As mentioned earlier, I shared much of the hacking-mindset before starting to research this topic. While doing research, I entered even deeper into the subculture. For that reason, I would categorize my approach as partially ethnographic. While the fact that I did not meet or talk to any computer hackers might indicate a serious shortcoming in my approach, as most hackers communicate primarily using computers, I believe that my experience is comparable to theirs’.

To study this topic, I read several books (both on hacking and two works of fiction – 1984 and the cyberpunk Neuromancer), articles (notably from Phrack – I skimmed issues 1 to 55), various pieces that were posted on the World-Wide Web (essays and how-to guides), and spent hours lurking on two hacking-related Internet Relay Chat (IRC) channels: #hack and #2600. I wanted to view a wide range of writings about and by the computer underground so that the quotes I highlight, and the hacking sub-discourses that I examine are representative. Most of the information, including half of the books, was found on the World Wide Web, with one resource leading to many others. This caused there to be more information about hacking than I could hope to cover in one paper, however I am making an effort to be representative.

The reliability of many of the sources, particularly those from the hacking community, is questionable. Material from the Internet in general is prone to error and people will forward information without confirming the source. After several permutations, much like the children’s game of whispering a message in the ear of the person next to you, it can get obfuscated. There is also a lack of accountability, as the source does not have to defend his or her claims in person. In the specific case of hackers, they tend to boast to increase their status, and criticize or lie about their enemies. As hackers they are able to hide behind pseudonyms and are thus even less reliable. Also their illegal activities are cloaked with mystery due to fear of prosecution. I hope that I was able to avoid most problems by examining a lot of material, comparing it, and not treating it purely as fact but as discourse. In doing so, I feel confident that my findings are accurate.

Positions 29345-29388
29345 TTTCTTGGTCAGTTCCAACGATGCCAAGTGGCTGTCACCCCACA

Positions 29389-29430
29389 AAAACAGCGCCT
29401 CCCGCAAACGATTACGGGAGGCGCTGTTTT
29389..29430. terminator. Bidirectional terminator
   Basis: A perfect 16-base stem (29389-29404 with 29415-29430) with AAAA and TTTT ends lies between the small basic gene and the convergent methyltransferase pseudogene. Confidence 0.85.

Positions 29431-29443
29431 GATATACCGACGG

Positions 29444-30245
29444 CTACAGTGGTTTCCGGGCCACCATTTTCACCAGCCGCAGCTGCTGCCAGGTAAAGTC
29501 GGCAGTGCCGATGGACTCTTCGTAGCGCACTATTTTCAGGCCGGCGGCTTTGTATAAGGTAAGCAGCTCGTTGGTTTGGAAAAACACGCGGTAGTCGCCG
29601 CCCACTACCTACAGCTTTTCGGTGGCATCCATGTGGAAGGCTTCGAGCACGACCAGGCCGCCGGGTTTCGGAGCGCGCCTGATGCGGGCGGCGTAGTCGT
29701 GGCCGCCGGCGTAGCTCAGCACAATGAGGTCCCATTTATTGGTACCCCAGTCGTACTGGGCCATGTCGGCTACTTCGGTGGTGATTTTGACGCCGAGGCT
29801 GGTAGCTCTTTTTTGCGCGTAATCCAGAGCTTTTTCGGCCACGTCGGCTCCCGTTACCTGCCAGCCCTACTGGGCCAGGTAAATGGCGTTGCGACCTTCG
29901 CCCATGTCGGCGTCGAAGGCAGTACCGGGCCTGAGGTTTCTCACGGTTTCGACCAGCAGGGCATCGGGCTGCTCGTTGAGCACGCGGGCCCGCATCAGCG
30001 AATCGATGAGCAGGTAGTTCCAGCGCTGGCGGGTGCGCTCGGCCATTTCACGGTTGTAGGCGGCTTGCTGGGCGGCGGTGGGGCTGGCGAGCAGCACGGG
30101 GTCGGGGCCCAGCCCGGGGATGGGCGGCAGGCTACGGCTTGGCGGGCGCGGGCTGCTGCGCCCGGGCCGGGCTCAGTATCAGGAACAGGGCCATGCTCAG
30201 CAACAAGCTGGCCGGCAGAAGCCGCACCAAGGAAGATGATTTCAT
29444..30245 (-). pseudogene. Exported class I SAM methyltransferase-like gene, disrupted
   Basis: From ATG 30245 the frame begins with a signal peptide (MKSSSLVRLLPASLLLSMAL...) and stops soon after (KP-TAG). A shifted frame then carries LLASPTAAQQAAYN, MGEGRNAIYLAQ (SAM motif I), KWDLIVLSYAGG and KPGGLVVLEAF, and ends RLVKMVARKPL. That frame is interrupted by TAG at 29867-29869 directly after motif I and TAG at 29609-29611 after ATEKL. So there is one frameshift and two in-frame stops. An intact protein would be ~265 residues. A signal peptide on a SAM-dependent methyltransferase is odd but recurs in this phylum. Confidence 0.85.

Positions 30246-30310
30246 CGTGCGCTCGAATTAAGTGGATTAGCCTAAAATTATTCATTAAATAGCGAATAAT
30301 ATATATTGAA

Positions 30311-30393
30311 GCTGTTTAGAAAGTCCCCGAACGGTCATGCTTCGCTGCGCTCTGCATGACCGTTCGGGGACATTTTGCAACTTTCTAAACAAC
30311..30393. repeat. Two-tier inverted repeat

I will try to be consistent in my use of terms. Therefore I will use "cracker" (or black hat hacker) for individuals who behave in illegal computer activities that are mostly unethical (malicious or solely for personal gain), "hacker" (or white hat hacker) for individuals who behave primarily in ethical illegal activities (Ex. breaking-in to a system without causing harm), and "nostalgic hacker" for people whose computer activities are legal. In addition, "hacktivist" shall indicate people who use hacking as a tool of resistance, whether by legal or illegal means. I shall refer to hackers by their pseudonym, unless they are well-known by their real name (Ex. Kevin Mitnick).

Theoretical Framework
Hacking History
Phone Hacking
What is Hacking?
Juvenile Discourse, Black Hats, and White Hats
Hacker Language
Juvenility and Carding
Problems with the White Hat Hacking Discourse
Nostalgic Discourse
Problems with the Nostalgic Discourse
Law Enforcement and Computer Security Discourse
The Legal Discourse
Problems with the Law Enforcement Discourse
Media Discourse
Hackers as Resistance (illegal and legal)
Limitations to Resistance
Works Cited